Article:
WHAT IS SEX TRAFFICKING?
Sex trafficking is when someone uses force, fraud, or coercion to gain some kind of commercial sex act with an adult. Force, fraud, and coercion do not need to be proven for a minor. A commercial sex act includes pornography, prostitution, and sexual performance done in exchange for any item of value (such as money, drugs, shelter, food, clothes). Check out Shared Hope International for more information.
THE FOLLOWING ARE WARNING SIGNS THAT AN INDIVIDUAL IS BEING TRAFFICKED:
- Avoids eye contact
- Numerous inconsistencies in their story
- Significantly older boyfriend or new boyfriend with different lifestyle
- Tattoos or “branding” marks (e.g. boyfriend’s name, initials, money symbol, barcode)
- Other physical signs of abuse such as bruising, burn marks, and cuts
- Suddenly has unexpectedly expensive jewelry, clothing, accessories, cell phones, etc. and is now getting hair and nails done regularly
- Multiple cell phones
- Less appropriately dressed than usual
- Advanced sexual knowledge and sexualized behavior
- Uses terminology such as “the Life,” “Track,” “Daddy,” or “Tricks” (see a more extensive list from Rebecca Bender of commonly used terminology)
- Slowly becomes secluded and you begin to see increasingly less of her/him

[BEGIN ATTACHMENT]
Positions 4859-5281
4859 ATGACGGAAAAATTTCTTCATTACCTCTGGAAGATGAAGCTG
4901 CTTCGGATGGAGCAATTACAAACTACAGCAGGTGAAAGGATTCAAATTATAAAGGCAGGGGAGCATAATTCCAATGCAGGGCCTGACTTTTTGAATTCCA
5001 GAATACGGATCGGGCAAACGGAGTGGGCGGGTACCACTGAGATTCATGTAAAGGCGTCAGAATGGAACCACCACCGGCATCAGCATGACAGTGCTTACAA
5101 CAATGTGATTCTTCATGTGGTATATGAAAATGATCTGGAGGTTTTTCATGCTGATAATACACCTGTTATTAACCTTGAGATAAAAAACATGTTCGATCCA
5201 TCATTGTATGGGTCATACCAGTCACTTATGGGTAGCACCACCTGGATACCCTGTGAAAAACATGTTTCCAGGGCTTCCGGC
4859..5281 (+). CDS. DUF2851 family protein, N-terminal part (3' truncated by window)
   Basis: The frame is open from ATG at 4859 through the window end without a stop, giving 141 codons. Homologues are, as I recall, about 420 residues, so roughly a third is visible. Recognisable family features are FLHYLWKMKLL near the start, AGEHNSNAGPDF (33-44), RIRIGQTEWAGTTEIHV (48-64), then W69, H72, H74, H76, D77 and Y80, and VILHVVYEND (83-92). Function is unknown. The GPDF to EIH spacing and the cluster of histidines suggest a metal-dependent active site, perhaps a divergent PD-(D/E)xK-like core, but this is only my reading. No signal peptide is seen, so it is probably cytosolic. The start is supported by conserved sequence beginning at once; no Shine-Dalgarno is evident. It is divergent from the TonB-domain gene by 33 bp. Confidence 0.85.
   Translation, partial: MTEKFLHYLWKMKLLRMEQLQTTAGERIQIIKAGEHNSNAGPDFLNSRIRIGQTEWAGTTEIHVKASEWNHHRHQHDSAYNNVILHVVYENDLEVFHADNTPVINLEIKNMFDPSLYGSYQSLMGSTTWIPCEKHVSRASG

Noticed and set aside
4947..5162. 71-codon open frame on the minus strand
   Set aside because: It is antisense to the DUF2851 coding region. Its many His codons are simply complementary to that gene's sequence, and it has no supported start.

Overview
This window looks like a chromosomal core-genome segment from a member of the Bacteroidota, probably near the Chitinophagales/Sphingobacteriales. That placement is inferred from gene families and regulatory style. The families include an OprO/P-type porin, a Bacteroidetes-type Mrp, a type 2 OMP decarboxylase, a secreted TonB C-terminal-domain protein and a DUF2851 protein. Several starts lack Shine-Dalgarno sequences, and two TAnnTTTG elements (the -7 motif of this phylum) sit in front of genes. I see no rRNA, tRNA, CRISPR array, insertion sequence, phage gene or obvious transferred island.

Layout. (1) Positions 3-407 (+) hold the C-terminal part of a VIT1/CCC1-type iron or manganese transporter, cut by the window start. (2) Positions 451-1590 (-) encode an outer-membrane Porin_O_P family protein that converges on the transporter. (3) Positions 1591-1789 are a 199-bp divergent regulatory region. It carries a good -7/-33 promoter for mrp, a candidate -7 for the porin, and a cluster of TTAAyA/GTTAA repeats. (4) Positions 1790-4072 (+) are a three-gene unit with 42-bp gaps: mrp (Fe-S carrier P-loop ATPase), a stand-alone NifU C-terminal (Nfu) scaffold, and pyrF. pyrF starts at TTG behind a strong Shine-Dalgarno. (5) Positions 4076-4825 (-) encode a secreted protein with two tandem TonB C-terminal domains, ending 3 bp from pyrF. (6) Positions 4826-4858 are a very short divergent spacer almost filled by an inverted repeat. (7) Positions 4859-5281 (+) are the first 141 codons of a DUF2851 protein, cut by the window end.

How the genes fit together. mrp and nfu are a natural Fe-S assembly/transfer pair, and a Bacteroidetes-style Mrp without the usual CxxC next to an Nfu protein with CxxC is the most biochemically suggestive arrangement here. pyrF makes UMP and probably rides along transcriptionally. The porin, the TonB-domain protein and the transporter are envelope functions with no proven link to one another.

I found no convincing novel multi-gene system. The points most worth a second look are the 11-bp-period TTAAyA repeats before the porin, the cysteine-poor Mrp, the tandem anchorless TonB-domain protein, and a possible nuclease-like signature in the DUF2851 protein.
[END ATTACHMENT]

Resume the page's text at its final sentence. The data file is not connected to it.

- Withdrawn, depressed, distracted, anxious, nervous
- Tired during class or in the daytime in general (from working at night)
- Not allowed to speak for himself/herself – someone always speaking for them
- Dancing or “working” in a bar or club when he/she is obviously not old enough
- Defensive or overly sensitive about their relationships
- Talks a lot about her boyfriend’s dreams and their future together
- Loss of sense of time
- Doesn’t know what city he/she is in; general lack of knowledge about whereabouts
- Substance misuse/abuse
- Shows signs of gang affiliation such as preferring specific colors or displaying gang symbols
Information was compiled from the following reliable resources: Polaris Project, Shared Hope International, and the Rebecca Bender Initiative
IF YOU SUSPECT TRAFFICKING OF AN INDIVIDUAL OR TO REPORT A TIP, CONTACT ONE OF THE FOLLOWING:
National Human Trafficking Resource Center Hotline
The National Human Trafficking Resource Center (NHTRC) is a national, toll-free hotline, available to answer calls from anywhere in the country, 24 hours a day, 7 days a week, every day of the year.
National Center for Missing & Exploited Children
If you have information about a missing child or suspected child sexual exploitation, call to report it or visit their website.
The National Runaway Switchboard
The National Runaway Switchboard serves as the federally-designated national communication system for homeless and runaway youth. Through hotline and online services, NRS provides crisis intervention, referrals to local resources, and education and prevention services to youth, families and community members throughout the country 24 hours a day, 365 days a year.
U.S. Immigration and Customs Enforcement
1-866-347-2423 (U.S. & Canada)
1-802-872-6199 (International Calls)
ICE’s hotline to report suspected child predators and any suspicious activity. Call or complete an online tip form.